How long have you been waiting for LinkedIn to share the exact keywords people have used when searching for you on LinkedIn?

Good news! The wait is finally over.

This week I started getting a new list at the bottom of my Search Appearances section that shows just that. Now, if LinkedIn keeps this as an ongoing feature (they have a history of pulling features like this just when we get used to them), it will be a game-changer. If you haven't received this yet, stay tuned. Sometimes it takes a while for everyone to get LinkedIn’s new features.

How to find the list of keywords your searchers used

On your profile dashboard, click the box that shows the number of search appearances. At the bottom of the listing you’ll find five words or phrases your searchers used to find you.

If you haven't been here before, don't miss the potentially important data above this list that includes where your searchers work and what your searchers do. I’ll share specific strategies for that data in a future article.

You can also get this list on your mobile app by following the same steps.

Are these keywords your most important keywords going forward?

If you can't answer this question with a resounding YES, then you need to make some revisions to your profile and place more of the words you want to be searched by throughout your profile, especially in the profile sections that LinkedIn seems to give extra search algorithm weighting. See below for more specifics on this strategy.

If you’re in sales and having difficulty identifying your best keywords, they’re typically the products/services you offer to your customers. If you’re using LinkedIn for general branding purposes or to find a job, job postings can be quite helpful for finding your best keywords.

When I do one-on-one LinkedIn consultations and notice how people are using keywords, the most common mistake I see is they put lots of past, resume type information on their profiles rather than describing their current or future objectives. Past information should be included, but you really should focus on where you’re going rather than where you’ve been.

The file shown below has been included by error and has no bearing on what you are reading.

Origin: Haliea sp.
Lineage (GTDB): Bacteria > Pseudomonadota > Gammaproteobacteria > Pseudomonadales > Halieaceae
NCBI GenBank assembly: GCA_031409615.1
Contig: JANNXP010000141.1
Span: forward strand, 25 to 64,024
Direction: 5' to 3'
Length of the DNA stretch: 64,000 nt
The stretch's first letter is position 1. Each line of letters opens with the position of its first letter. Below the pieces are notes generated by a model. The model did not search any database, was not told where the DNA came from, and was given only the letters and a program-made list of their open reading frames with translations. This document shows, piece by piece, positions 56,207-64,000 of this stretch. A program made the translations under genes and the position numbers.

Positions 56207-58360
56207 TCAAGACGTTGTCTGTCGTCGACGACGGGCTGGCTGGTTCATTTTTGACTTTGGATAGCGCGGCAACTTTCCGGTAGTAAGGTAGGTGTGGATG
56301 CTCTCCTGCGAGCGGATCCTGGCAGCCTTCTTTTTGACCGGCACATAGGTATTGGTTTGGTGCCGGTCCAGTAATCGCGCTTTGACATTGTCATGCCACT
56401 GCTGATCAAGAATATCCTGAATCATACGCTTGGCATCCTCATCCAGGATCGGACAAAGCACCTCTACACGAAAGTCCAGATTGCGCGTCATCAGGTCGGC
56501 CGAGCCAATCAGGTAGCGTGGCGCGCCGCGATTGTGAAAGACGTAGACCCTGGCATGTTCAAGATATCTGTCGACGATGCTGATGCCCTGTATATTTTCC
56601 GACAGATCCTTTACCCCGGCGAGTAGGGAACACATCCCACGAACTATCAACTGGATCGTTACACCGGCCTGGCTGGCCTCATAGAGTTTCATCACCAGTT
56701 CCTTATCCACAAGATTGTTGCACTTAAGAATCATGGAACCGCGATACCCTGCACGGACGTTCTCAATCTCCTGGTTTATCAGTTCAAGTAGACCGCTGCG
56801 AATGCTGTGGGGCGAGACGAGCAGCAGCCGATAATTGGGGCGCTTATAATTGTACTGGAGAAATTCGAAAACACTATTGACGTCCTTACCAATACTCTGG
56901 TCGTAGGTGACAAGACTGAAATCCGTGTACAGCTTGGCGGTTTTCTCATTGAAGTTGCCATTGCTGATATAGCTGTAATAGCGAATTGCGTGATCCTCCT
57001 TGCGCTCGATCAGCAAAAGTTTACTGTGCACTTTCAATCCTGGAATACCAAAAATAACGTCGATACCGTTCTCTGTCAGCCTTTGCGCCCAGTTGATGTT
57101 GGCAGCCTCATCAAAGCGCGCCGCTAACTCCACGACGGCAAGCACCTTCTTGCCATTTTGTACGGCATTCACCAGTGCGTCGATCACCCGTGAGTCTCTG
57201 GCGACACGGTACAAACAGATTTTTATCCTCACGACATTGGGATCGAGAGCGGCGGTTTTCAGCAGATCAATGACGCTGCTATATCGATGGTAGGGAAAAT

Where to put your most important keywords and how many to include

Because it’s part of their secret search algorithm, LinkedIn doesn’t give us much guidance about this. However, from my personal experience and work with my individual clients, I’ve learned that more is better, and including keywords in your Headline, Job Titles, and Skills is particularly advantageous.

“LinkedIn” is the first keyword on my list, and, not coincidentally, it’s included in all three profile sections I just mentioned. Putting your most important keywords in these three sections is one of the best LinkedIn strategies you can adopt, so be sure to get this done. 

Also, from a frequency standpoint, more is better (“LinkedIn” shows up on my profile 211 times), but I wouldn’t want to simply put “LinkedIn, LinkedIn, LinkedIn.” Not only have I found that LinkedIn will pick up on your efforts to keyword stuff (and they may penalize you for this), but you’ll look pretty silly to your profile reader as well. Therefore, try to weave your best keywords in as naturally as possible when you compose the various sections of your profile.  

Now that LinkedIn is sharing this important new data with you, get busy and make the necessary revisions to your profile. This will definitely improve your chances of showing up in the search results when the right people are searching for someone like you.


If you’d like help with keyword identification and placement as well as developing a LinkedIn strategy that will catapult your business and career, take advantage of my limited time offer: a one-hour, one-on-one LinkedIn consultation for just $175 (50% off my regular fee). This offer also includes an in-depth critique of your profile.

I will share my computer screen with you during the call and send you a marked-up copy of your profile prior to the call.

There are limited spots available, so don't delay. Book your session today by clicking here.